- Harry Potter and the Deathly Hallows. (Part One) (2010)
Yes, everyone’s favourite boy wizard made a trip to the city for the first instalment of the franchise’s final film. He brought loveable half-giant Hagrid (Robbie Coltrane) along for the ride too… or rather, vice versa. The Birkenhead Tunnel was closed for four days to shoot a sequence in which Harry rides in a precarious sidecar, Hagrid at the helm, escaping from Deatheaters. The Boy Who Liv(erpool)ed?
- Captain America: The First Avenger. (2011)
The Stanley Docks, U.N.E.S.C.O. World Heritage site and favourite haunt of filmmakers, crop up again in this portrayal of superhero shenanigans. It doubles as Brooklyn, New York, a background to the eponymous hero’s struggle to save the world from a shady terrorist organisation. You can see the area showcased in the film’s official trailer, at around the one thirty mark.
- Fast & Furious 6. (2013)
Originally a car chase-based thriller series, the sixth instalment saw a branching out into the spy and adventure genres, attracting a new audience to become the second highest-grossing of the franchise. Nevertheless, the appropriately-named Vin Diesel still manages a couple of petrol-shrouded high speed pursuits through Dale Street. The Queensway Tunnel, apparent destination of choice for getaways (breaks or drives, take your pick) features here, too, although the route supposedly bisects London, not Liverpool.
- Jack Ryan: Shadow Recruit. (2014)
Going underground again via the Queensway Tunnel is Jack Ryan. He is now an undercover agent investigating murky Russian monetary dealings; the American flies to Moss Cow (British translation Moscow). Suspiciously familiar, it transpires ‘Moss Cow’ has been, erm, moo-ved to Duke Street in the city’s centre.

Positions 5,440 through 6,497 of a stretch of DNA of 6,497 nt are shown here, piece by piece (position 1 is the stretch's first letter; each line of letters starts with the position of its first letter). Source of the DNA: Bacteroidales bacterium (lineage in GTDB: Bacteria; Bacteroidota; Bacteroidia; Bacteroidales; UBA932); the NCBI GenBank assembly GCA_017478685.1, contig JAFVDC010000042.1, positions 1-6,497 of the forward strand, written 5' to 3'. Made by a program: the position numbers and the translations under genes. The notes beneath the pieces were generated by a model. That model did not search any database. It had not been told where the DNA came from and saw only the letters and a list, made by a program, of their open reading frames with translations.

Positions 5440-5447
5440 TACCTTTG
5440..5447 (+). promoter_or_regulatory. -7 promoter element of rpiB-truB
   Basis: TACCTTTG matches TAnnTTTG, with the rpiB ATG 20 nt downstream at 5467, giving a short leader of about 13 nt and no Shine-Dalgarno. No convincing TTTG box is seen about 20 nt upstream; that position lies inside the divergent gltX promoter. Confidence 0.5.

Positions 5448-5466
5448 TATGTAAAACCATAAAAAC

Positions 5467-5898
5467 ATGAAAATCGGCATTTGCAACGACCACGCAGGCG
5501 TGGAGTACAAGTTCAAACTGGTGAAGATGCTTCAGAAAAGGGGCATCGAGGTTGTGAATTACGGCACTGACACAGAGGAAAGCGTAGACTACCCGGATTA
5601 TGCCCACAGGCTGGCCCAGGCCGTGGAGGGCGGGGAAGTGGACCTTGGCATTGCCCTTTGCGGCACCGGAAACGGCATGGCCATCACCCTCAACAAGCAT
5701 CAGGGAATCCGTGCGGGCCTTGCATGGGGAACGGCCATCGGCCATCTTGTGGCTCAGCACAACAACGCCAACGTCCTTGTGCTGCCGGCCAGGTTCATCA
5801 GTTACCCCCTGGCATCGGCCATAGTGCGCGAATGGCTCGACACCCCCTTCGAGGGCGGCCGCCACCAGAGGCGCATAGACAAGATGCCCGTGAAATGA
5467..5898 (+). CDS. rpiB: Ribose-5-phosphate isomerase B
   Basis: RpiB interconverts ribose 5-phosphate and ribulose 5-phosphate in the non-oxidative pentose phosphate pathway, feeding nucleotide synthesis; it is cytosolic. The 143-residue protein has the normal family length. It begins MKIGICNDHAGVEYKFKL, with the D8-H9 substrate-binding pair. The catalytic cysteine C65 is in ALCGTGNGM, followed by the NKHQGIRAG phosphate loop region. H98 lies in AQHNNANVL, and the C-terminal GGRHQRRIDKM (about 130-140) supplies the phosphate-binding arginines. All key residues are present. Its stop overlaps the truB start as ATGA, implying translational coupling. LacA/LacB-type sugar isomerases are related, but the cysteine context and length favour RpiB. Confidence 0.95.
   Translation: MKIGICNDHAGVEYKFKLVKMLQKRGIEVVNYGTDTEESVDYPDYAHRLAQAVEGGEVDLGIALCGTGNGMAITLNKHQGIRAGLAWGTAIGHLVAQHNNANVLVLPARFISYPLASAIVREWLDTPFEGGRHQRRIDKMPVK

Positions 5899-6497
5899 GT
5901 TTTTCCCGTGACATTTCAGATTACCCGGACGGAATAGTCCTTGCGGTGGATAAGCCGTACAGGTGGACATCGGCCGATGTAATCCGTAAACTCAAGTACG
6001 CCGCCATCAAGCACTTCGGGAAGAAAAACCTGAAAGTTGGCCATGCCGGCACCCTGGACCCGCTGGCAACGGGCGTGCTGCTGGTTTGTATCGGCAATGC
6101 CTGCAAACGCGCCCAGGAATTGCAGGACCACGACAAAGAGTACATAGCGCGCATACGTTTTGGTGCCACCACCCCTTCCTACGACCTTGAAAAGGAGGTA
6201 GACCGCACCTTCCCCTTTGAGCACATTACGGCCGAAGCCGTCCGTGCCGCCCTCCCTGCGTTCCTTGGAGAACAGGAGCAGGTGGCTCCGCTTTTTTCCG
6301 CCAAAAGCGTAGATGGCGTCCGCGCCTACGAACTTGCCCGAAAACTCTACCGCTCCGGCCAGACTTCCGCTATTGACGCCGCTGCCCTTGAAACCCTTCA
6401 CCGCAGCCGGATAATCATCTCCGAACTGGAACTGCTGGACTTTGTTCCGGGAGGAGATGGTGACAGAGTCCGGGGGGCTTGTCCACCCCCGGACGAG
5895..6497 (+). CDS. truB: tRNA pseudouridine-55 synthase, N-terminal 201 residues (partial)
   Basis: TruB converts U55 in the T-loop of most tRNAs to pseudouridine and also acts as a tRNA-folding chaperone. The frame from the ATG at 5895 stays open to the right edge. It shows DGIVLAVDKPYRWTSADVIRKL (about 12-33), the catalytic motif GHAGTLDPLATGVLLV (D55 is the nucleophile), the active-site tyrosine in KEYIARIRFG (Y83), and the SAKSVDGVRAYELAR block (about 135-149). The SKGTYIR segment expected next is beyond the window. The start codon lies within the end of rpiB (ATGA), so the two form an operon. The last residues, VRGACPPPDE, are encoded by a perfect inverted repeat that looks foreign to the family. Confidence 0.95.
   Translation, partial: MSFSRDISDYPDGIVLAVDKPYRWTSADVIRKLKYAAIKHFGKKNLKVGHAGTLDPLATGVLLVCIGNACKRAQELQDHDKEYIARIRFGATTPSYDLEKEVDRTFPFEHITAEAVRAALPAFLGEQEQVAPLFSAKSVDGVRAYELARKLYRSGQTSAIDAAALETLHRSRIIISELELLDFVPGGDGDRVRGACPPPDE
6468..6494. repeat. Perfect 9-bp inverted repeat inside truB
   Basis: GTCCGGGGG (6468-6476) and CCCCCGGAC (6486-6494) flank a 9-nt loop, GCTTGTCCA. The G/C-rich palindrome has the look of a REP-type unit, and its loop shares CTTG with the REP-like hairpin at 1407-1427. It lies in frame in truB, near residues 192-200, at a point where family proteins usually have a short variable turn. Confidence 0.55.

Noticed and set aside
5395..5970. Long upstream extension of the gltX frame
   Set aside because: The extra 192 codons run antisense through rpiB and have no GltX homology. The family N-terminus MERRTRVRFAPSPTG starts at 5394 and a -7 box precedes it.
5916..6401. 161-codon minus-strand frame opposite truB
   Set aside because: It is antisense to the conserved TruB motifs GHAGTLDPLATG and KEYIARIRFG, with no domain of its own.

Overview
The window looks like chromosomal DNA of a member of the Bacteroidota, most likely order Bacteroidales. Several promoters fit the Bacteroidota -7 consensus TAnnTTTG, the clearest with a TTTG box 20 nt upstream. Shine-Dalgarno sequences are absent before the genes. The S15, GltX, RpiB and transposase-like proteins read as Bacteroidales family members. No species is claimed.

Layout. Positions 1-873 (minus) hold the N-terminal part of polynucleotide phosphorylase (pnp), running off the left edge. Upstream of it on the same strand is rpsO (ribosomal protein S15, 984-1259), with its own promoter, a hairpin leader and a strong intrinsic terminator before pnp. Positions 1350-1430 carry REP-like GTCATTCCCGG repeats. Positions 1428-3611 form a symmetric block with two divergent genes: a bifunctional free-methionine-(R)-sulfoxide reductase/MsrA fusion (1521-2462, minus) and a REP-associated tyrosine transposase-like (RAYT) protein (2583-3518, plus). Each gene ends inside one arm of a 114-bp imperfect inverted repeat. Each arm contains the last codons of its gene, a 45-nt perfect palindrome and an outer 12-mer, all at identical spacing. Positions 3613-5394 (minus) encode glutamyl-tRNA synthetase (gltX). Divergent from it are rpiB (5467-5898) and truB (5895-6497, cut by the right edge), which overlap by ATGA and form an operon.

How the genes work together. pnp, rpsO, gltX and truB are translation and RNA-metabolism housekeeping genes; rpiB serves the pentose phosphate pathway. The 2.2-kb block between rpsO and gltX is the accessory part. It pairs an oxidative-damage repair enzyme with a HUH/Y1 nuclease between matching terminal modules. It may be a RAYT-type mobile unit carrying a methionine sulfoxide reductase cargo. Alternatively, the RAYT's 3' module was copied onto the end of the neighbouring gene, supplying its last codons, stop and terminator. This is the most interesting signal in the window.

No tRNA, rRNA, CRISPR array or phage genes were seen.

- Florence Foster Jenkins. (2016.)
Meryl Streep-led biopic Florence Foster Jenkins adopts Liverpool as a surrogate ’Forties New York. She is the talentless heiress desperate for stardom (think Paris Hilton in a pillbox hat) who sashays around Water Street, passing the Cunard and Liver buildings artfully adapted to a convincing concrete jungle of the Empire State. No purple wheelie bins in sight, but a lot of ubiquitous yellow taxi cabs.
- Fantastic Beasts and Where To Find Them. (201.)
Potter? More? A winner of B.A.F.T.A.s Best Production Design award, Liverpool’s second shot at hosting the Potterverse involved a recreation of New York, again- though this time circa 1920- including the Cunard Building and St. George’s Hall. Newt Scamander is the magizoologist traipsing around after suitcases brimful of mythical creatures. Come to think of it, there were some unmanned suitcases stacked up on Hope Street…
An Auror of Liverpool: Fantastic Beasts and Where To Find Them, Liverpool-style.
Bonus: 11. Official Secrets. (2019)
Not-so-secretly touted for release in August of this year, Official Secrets centres around whistleblower Katharine Gunn (Keira Knightley), who in 2003 exposed undercover manouevrings in Blair’s cabinet involving the fiercely debated Iraqi invasion. Also roping in a Doctor (Matt Smith) as well as a Dark Lord (Ralph Fiennes), the film is star-studded and has already received critical acclaim upon its screening at the Sundance Film Festival. In it, the interior of St. George’s Hall features as government H. Q. down in London.
Fantastic Beasts and Where To Find Them is my personal recommendation for an accompaniment to a popcorn and pyjama fest. Though never mind Newt- from the Victorian era to the ’Forties to futuristic, from Paris to Brooklyn to Moscow, Liverpool is a veritable cinematic chameleon of a city.